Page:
Automakers and energy companies are making non-trivial R&D developments into alternative fuels, energy sources and mass transportation. I don’t think this is done out of any guilty nacient environmentalism, but out of a view to a probable future market where the costs of oil become prohibitive. Likewise funding by European countries into nuclear, ocean and wind energy appears to be driven as much by a desire to retain status as an economic power as environmentalism. The view seems to be that it is better to start weaning away from oil dependence now, than to wait for oil prices to skyrocket. When I read British periodicals about the issue I’m struck by the sense that global warming is treated as one facet of a debate about creating a competitive energy policy for the next 50 years.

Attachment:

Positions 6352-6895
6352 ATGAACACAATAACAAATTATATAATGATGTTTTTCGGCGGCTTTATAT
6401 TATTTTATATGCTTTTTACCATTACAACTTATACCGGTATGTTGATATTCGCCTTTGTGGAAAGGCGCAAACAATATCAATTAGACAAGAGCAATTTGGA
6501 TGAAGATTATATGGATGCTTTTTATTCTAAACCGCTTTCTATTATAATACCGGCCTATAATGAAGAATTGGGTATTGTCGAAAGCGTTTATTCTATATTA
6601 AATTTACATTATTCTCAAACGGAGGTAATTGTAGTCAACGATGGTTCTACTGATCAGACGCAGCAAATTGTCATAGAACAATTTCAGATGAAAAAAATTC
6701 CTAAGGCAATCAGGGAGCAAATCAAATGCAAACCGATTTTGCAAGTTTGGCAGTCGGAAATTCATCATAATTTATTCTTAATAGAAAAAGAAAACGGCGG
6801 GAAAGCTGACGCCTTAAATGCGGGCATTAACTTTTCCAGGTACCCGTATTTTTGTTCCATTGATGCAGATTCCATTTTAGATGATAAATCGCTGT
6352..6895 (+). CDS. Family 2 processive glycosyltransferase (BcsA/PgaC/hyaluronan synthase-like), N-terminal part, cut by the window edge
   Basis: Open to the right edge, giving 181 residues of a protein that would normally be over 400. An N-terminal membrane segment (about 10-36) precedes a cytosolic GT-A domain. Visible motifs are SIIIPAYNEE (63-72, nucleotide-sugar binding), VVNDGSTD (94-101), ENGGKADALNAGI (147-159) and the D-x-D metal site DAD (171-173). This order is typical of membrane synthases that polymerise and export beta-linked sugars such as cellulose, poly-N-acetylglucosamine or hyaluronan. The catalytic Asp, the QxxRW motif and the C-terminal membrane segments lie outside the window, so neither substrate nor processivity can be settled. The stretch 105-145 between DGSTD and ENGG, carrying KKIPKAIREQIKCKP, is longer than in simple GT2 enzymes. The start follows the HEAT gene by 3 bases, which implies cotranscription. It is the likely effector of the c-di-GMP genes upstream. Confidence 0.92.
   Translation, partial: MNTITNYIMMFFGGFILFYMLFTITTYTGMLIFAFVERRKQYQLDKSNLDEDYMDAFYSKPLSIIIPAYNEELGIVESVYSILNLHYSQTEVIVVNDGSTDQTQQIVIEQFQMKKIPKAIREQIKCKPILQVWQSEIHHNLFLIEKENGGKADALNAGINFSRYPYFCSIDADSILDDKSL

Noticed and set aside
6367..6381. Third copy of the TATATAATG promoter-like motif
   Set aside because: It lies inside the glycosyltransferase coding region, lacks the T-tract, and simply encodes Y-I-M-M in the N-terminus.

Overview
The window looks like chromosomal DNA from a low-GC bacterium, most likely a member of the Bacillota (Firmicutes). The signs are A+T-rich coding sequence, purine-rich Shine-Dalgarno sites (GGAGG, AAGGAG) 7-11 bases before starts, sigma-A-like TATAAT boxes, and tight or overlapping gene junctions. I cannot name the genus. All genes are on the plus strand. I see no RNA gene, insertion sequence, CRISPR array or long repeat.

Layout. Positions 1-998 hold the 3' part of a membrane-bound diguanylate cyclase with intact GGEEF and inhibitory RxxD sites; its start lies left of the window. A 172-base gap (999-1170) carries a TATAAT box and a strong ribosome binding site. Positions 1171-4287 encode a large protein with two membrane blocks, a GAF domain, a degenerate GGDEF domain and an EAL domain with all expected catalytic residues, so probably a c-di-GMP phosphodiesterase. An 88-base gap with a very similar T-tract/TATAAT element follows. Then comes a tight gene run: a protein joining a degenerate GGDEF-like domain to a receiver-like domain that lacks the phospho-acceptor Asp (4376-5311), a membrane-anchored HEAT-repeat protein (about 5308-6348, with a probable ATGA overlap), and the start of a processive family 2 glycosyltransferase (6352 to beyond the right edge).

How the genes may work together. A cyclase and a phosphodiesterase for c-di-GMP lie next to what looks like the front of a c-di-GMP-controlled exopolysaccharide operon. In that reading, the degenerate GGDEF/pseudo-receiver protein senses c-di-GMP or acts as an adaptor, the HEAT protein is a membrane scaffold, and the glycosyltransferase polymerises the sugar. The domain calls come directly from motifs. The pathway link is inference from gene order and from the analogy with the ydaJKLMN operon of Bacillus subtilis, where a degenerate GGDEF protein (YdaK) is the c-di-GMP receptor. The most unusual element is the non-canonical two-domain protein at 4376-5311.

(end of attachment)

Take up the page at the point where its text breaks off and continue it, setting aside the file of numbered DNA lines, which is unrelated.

Frequently, economic opportunities are made possible by transitions between energy sources. The Industrial Revolution took off with the invention of seam-powered water pumps made necessary because charcoal became prohibitively expensive in England. Petrolium took off with the decline of the whaling industry. As we saw with areospace in the 50s and microcomputers in the 70s, a small amount of government funding early can turn into hugely profitable industries a few decades down the road.

  11. N. WILHELM says:

    “…a basic lack of intellectual seriousness.”

    Thank you for bringing to attention (again) a problem that handicaps a lot of decisions made in respect to our wellbeing as a species in the future.
    Some, if not the majority of decision makers rather cater to the “public opinion” than to the realities of the issue at hand.